On the 1900 initial Swiss Contract the Swiss Cross and Sunburst was engraved on the gun as one could see a small punch divot in the center of the cross. After those the emblem was roll stamped above the chamber.  The Swiss were very proud of this emblem and the Germans found it such a unique tool that they copied it on many of the contract guns.
It was also common practice to cut the rear sight into a 'U' as opposed to the "V" as the standard rear sight. The military proof of the V over the  Swiss Cross was the proof of military acceptance as was Swiss Cross on the parts.  All the Parabellums were shipped to Bern where they were proofed and accepted.  Note the three digit numbers on the rear toggle, a sign of the very early produced Luger Pistole. 
The Swiss retained the wide grip of the 1900 model on their produced Lugers. The military proof of the V over the  Swiss Cross was the proof of military acceptance.  When the Luger was retired from the military they were brought back to the factory and refurbished so they could be sold to either the former owner or on the commercial market.

In 1905 when DWM introduced the new model (an upgrade from the 1900) with the new extractor, new main spring, modified toggle grips and locking mechanism, the addition of "Gesichert" and a shorter barrel (118mm) the Swiss accepted some but not all the changes of DWM for their '06.  They wanted to keep the 120mm barrel,  they wanted to keep the 7.65mm, and they didn't want the German word for safety when they were a three language country.


The Swiss retained the wide grip of the 1900 model on their produced Lugers. The military proof of the V over the  Swiss Cross was the proof of military acceptance (Below).  When the Luger was retired from the military they were brought back to the factory and refurbished so they could be sold to either the former owner or on the commercial market. The Swiss are famous for their shooting clubs and sporting events using firearms. They were confident in the 7.65mm round for its accuracy and penetrating power and stuck with this cartridge throughout the use of the Parabellum although flirting with 9mm variations.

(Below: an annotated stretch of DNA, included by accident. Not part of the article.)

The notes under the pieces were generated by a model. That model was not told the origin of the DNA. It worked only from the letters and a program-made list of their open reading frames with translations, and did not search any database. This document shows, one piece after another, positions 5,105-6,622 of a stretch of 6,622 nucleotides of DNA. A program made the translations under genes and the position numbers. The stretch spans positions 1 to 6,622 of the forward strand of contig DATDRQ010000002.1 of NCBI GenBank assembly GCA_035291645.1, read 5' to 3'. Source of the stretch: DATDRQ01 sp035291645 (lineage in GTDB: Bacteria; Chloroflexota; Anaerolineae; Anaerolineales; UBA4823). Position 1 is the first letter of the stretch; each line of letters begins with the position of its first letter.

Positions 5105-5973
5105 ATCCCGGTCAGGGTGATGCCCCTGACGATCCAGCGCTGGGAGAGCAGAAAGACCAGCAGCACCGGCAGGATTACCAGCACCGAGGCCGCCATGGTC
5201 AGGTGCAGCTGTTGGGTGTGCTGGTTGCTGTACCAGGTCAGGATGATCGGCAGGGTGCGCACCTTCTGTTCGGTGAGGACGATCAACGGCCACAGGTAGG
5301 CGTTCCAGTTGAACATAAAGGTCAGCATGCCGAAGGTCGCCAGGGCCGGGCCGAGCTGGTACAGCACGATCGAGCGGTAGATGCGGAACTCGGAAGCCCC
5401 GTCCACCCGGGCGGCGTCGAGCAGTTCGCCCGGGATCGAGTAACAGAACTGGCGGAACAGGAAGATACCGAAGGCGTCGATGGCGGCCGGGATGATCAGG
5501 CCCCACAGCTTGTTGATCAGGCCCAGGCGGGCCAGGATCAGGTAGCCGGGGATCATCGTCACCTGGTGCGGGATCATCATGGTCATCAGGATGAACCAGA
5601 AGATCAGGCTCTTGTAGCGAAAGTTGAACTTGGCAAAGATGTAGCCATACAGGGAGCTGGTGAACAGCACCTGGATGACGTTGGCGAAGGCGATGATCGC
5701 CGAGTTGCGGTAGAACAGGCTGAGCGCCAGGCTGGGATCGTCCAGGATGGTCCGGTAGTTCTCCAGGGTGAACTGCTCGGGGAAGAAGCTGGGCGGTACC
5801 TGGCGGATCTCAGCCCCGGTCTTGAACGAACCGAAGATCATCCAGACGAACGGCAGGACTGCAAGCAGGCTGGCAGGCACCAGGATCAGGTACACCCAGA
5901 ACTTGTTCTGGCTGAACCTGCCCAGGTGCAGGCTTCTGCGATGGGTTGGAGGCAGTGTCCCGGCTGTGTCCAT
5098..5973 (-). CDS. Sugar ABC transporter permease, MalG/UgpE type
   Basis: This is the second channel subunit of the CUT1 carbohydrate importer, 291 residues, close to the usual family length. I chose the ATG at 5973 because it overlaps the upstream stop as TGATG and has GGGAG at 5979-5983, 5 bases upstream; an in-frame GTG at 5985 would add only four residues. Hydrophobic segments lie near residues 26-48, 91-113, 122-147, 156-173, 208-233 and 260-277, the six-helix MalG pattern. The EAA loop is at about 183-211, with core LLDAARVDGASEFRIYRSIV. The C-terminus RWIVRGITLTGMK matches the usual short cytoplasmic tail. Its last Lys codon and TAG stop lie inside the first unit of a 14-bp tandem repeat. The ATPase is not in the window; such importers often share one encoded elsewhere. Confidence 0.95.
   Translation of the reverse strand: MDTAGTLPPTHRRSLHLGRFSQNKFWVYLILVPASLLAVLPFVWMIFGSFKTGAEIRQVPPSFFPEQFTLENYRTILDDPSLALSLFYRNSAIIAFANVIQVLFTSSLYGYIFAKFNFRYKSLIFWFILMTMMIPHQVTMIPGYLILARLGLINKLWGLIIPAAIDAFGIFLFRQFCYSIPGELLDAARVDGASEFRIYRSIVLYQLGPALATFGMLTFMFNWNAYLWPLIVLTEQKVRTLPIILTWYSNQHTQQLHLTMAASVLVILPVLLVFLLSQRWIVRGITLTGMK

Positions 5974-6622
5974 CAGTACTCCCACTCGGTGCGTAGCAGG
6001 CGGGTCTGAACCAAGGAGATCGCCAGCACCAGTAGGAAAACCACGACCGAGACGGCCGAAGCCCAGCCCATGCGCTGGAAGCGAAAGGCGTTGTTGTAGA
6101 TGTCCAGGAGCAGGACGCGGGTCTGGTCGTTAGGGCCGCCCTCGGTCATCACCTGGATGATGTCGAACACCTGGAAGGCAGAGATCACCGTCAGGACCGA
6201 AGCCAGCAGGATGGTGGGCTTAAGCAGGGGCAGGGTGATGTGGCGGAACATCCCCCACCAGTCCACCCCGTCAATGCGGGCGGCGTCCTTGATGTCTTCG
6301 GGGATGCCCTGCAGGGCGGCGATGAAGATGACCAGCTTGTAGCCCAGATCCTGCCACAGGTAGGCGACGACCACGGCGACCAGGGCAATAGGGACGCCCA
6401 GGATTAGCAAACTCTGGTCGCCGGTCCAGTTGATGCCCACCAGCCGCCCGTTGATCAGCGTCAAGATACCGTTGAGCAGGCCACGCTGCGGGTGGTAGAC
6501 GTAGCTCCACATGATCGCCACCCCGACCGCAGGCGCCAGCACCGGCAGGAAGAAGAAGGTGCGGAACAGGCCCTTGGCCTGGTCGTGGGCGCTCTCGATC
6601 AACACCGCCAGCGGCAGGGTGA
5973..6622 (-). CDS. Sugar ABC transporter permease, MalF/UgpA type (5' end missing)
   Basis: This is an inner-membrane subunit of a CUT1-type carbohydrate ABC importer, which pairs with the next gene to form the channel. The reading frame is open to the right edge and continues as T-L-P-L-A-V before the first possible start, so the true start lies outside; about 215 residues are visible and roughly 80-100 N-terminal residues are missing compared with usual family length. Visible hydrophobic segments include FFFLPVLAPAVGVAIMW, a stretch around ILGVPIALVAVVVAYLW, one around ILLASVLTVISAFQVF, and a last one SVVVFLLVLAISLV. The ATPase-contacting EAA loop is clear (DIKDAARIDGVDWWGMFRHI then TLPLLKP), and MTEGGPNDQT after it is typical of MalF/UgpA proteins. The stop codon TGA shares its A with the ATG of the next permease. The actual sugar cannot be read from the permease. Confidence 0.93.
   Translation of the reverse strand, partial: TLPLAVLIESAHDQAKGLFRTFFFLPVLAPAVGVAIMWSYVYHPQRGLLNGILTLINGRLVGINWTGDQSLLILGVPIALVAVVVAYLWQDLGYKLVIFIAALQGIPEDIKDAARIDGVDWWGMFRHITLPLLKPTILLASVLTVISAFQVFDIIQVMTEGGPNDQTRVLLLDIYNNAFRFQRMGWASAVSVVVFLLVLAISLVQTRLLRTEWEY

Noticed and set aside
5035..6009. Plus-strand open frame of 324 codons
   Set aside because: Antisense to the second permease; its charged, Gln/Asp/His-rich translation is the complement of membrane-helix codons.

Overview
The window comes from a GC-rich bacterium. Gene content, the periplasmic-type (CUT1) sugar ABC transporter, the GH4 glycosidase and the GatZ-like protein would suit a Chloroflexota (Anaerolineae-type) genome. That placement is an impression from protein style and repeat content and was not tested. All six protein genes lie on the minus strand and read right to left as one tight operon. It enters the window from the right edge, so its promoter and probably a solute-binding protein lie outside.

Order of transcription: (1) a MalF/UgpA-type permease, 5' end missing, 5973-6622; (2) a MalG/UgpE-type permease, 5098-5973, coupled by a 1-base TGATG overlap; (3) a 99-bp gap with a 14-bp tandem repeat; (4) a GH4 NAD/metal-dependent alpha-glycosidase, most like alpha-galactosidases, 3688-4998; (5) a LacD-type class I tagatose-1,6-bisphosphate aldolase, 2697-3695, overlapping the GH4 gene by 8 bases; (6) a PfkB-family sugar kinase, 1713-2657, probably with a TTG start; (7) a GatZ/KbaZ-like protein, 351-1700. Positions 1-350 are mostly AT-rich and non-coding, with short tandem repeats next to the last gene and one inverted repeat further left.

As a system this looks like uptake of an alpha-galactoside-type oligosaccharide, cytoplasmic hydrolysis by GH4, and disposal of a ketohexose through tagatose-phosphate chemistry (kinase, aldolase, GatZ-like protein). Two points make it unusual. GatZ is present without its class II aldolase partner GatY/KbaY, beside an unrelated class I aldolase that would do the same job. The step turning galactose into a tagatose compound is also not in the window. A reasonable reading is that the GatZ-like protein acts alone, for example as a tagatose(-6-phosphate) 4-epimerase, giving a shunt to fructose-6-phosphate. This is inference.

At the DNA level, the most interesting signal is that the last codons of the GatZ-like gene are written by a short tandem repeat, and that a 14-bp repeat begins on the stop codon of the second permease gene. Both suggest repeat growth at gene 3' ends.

The small Swiss Cross appears on the frame, barrel and breech block.  The inside of this gun is clean and reflects the care taken by the Swiss soldiers for their weapons.  The grip safety is marked with the last three digits of the serial number and the "strawed" parts appear to have been refreshed when the Luger was re-worked at the factory to convert it to private use from the military.
ABOVE RIGHT: Under the thumb safety the metal is polished to indicate safe with the thumb safety up. This safe position was changed for the miliary gun in 1904 to enable a more intuitive arming of the gun. Note the briliance of the straw blueing. Swiss guns were brought into the factory for refinishing before they were sold to either the military bearer or to the civilian market where the gun was marked "P"rivat or Private ownership.
This variation of the Swiss Military features the full sized grip safety that extended across the back strap. DWM model 1906 used the narrower grip safety while the Swiss retained the larger. The lanyard loop appears under the rear toggle and was frequently used by the Swiss for grip retention while skiing.


This required DWM to produce a different gun for the Swiss and by 1914 the 1st World War was creating a massive demand on the German armaments industry with the Swiss orders falling behind.  The Swiss decided to produce their own weapons and got a license from DWM for the production in the Bern plant.